11. Whew. Swimming is an apt comparison. Both terrify me. I take that back. The idea of failing at either one is what is terrifying. But I am dog-paddling my way toward publication and trying not to drown in my fear.

    Thank you for sharing this post with us. I needed to hear it.

  12. Kristen – As someone who has always loved writing, and secretly wished to write publicly, I really appreciate you sharing with us. It does take so much work to get over the fear. For me, it is coming incrementally. First Twitter, then liking a blog post, then commenting on one, then creating a blog, and now joining TW. It’s been an amazing experience of toes dips. Hearing your story makes me think I may, one day, be able to reach the other side of the pool. So thank you for your time and energy to share your journey with us.

  13. Kristen, it’s posts like these that give me the push and drive to keep on going and to stop doubting my abilities as a writer. I was always the writer in my family. I was told by teachers and professors to keep at it, that I could do it, and I felt writing was somewhat of a calling of mine. Then life got busy: marriage, teaching, houses, pets, kids. So many wonderful moments which gave me more inspiration to write, but no time to do it. And then there’s the self doubt that sets in as you mentioned above. It was not until recently that I’ve been able to hush that doubtful voice within and get started on writing again. I love your post, and I love that you said you, “finally let go and played” because I feel that is what i’m doing. I’m having fun with my writing, i’m entertaining myself with it, for now. I’m not taking myself too seriously or being too critical. This is exactly where I want to be and need to be. So thank you for your reassuring words! Now i’m off to bed; this mama of two crazy little boys has had a long day and is starting to ramble. Thanks Kristen!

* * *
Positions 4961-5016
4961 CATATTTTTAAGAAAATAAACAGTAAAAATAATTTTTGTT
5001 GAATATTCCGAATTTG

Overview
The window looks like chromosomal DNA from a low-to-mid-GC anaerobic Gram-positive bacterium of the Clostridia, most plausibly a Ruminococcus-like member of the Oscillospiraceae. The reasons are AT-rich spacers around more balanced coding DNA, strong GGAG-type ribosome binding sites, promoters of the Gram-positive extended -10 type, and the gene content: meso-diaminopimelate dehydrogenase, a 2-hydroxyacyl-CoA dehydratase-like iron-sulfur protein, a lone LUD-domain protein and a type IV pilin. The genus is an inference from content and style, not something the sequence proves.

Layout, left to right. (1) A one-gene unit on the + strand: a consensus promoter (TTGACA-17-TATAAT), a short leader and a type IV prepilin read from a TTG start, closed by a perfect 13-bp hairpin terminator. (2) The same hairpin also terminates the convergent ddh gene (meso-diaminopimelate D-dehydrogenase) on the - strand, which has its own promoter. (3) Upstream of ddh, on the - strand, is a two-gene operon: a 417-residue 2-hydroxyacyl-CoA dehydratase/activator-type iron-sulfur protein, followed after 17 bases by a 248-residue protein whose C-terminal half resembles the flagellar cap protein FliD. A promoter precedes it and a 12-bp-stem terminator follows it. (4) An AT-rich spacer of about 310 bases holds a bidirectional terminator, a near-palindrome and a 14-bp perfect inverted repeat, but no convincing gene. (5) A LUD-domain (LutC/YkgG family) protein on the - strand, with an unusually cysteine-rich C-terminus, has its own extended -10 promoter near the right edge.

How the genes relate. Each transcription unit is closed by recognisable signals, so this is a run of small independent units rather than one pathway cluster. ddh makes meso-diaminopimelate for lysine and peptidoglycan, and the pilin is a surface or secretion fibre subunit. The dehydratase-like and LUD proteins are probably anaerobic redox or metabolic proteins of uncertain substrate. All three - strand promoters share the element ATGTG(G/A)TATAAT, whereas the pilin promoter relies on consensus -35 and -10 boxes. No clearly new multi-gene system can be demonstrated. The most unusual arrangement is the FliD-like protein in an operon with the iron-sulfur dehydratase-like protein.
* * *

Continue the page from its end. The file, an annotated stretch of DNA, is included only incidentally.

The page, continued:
14. Hooray! It’s inspiring ME to hear all of you feeling inspired, and I’m glad my own wrestling with the demons of self-doubt could send you all charging (diving?) ahead.

  15. Thank you, Ms. Kittscher, for an inspirational post. You connected three things that I love – writing, teaching, and swimming. Four mornings a week, I hop into the pool and swim laps. Some days, I am thinking about all of the things that need to get done during the day, but most days, I am just plain thinking (and often losing count of the laps:). Sometimes, I do think, will my words ever be published? But most of the time, I am just writing (and thinking about ideas to write about) for the love of writing. I am a better writing teacher when I am writing. Thank you again. Happy writing!